Upper gi bleeding

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Information about Upper gi bleeding
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Published on April 6, 2014

Author: drvicky666

Source: slideshare.net

Dr.Vignesh.S Resident in Internal Medicine Guided by Prof.Dr.R.L.Meena RNT Medical college and Hospital

 Upper GI Tract ◦ Proximal to the Ligament of Treitz ◦ 70% of GI Bleeds  Lower GI Tract ◦ Distal to the Ligament of Treitz ◦ 30% of GI Bleeds

 Initial Assessment and Resuscitation  History and Physical Examination  Assessment of the bleeding source  Differential Diagnosis  Investigations  Management ◦ Conservative ◦ Therapeutic

 Airway, Breathing and Circulation  Vital Signs: ◦ Pulse, BP, Temperature, Respiratory Rate  Fluid and Resuscitation Plan ◦ Co-morbidities

Estimated Fluid and Blood Losses in Shock Class 1 Class 2 Class 3 Class 4 Blood Loss, mL Up to 750 750-1500 1500-2000 >2000 Blood Loss,% blood volume Up to 15% 15-30% 30-40% >40% Pulse Rate, bpm <100 >100 >120 >140 Blood Pressure Normal Normal Decreased Decreased Respiratory Rate Normal or Increased Decreased Decreased Decreased Urine Output, mL/h 14-20 20-30 30-40 >35 CNS/Mental Status Slightly anxious Mildly anxious Anxious, confused Confused, lethargic Fluid Replacement, 3-for-1 rule Crystalloid Crystalloid Crystalloid and blood Crystalloid and blood Ref: Sleisinger and Fordtrans Gastrointestinal and Liver disease

 Confirm the GI Bleed - Hemoptysis or Hemetemesis ???  Manner of Presentation of a GI Bleed ◦ Hemetemesis ◦ Malena ◦ Hematochezia ◦ Occult Blood loss ◦ Symptoms of Blood loss  Is it only the GI Bleed ??  Assessment of the bleed ◦ Dizziness, Syncope, Chest Pain, SOB

Bleeding etiology Leading History Mallory-Weiss tear Multiple Emesis before hematemesis, alcoholism Esophageal ulcer Dysphagia, Odynophagia, GERD, Peptic ulcer Epigastric pain, NSAID or aspirin use Stress gastritis Patient in an ICU, gastrointestinal bleeding occurring after admission, respiratory failure, multiorgan failure Varices, portal gastropathy Alcoholism, Cirrhosis Gastric antral vascular ectasia Renal failure, cirrhosis Malignancy Recent involuntary weight loss, dysphagia, cachexia, early satiety Angiodysplasia Chronic renal failure, hereditary hemorrhagic telangiectasia Aortoenteric fistula Known aortic aneurysm, prior abdominal aortic aneurysm repair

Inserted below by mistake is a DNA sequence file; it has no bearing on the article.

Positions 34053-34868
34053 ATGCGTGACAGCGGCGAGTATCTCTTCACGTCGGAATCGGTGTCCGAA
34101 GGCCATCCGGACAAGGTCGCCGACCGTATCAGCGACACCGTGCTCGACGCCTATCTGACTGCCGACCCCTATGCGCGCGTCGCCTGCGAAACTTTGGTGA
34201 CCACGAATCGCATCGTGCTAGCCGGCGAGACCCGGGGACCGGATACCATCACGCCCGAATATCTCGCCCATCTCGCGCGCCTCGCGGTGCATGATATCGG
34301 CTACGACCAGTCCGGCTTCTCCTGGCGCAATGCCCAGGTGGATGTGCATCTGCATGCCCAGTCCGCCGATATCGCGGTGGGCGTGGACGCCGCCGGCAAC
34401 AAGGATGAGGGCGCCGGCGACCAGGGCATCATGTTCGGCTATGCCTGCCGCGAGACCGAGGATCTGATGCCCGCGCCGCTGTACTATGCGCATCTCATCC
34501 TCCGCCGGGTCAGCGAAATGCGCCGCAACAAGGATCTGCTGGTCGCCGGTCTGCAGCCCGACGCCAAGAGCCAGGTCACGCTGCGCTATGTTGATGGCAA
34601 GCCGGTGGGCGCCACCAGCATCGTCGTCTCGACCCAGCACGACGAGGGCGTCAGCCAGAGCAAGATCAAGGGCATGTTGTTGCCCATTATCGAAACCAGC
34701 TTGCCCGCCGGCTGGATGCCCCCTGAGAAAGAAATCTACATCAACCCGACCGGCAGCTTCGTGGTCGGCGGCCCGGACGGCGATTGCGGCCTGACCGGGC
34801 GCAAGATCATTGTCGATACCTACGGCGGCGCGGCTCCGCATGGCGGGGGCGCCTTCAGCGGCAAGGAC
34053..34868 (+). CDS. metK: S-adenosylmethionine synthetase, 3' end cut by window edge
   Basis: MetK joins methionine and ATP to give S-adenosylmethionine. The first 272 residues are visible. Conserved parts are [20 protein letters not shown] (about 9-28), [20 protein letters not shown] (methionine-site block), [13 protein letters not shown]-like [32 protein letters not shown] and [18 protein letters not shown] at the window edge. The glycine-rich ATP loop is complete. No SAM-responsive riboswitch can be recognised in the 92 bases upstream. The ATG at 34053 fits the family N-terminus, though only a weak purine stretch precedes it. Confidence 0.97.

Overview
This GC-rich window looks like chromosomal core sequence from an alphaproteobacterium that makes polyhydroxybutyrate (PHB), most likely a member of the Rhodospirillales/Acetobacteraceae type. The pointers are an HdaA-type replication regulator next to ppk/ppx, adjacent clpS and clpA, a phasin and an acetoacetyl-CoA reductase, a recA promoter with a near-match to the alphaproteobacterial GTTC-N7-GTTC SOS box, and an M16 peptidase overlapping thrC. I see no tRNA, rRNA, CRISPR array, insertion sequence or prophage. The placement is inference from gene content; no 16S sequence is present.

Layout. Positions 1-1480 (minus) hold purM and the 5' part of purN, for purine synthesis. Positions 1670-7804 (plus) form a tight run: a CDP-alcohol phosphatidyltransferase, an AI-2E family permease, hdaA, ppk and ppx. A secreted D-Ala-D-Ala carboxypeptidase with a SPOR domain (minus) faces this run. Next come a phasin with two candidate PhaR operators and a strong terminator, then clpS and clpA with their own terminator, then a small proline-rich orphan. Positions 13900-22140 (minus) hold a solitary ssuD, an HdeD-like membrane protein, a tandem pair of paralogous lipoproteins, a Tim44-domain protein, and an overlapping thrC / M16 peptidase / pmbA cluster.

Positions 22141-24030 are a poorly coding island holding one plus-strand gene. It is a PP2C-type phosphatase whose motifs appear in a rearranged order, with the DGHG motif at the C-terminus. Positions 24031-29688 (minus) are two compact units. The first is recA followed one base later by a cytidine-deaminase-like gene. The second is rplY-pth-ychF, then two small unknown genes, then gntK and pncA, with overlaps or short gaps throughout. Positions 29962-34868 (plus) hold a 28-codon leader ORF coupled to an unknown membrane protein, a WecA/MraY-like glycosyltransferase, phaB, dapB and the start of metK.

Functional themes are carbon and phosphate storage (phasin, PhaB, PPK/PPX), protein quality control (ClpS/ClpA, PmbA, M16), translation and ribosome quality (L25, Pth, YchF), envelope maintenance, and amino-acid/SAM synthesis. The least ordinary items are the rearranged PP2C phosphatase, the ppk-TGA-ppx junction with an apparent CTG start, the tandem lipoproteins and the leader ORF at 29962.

 Anticoagulation (warfarin/heparin)  Use of Drugs NSAIDs,Steroids,Bisphosphonates  Similar episodes before  H/o Jaundice in past  H/o Abdominal Surgery  H/o Alcoholism  H/o Smoking or Tobacco abuse  H/o Cocaine abuse

 Pt’s Consciousness, Orientation  Pallor, Icterus, Clubbing, Pedal Edema  Lymphadenopathy, JVP  Signs of Liver Failure  Systemic Examination ◦ Abdomen, CVS, RS, CNS

 Alopecia, Pallor, Icterus, Fetor Hepaticus, Glossitis, Parotid Swelling  Leukonychia, Clubbing, Palmar Erythema, Dupuytren’s Contracture, Asterexis  Loss of Axillary hair, Spider naevi, Gynaecomastia,  Ascitis, Spleenomegaly, Caput Medusae  Testicular Atrophy, Loss of Pubic Hair  Pedal Edema

Gynaecomastia Ascitis

Virchow’s node Palmar Tylosis Special Cases

 Major causes  Peptic ulcer disease  Esophageal and gastric varices  Hemorrhagic gastritis  Esophagitis  Duodenitis  Mallory-Weiss tear  Angiodysplasia  Upper gastrointestinal malignancy  Anastomotic ulcers (after bariatric surgery)  Dieulafoy lesion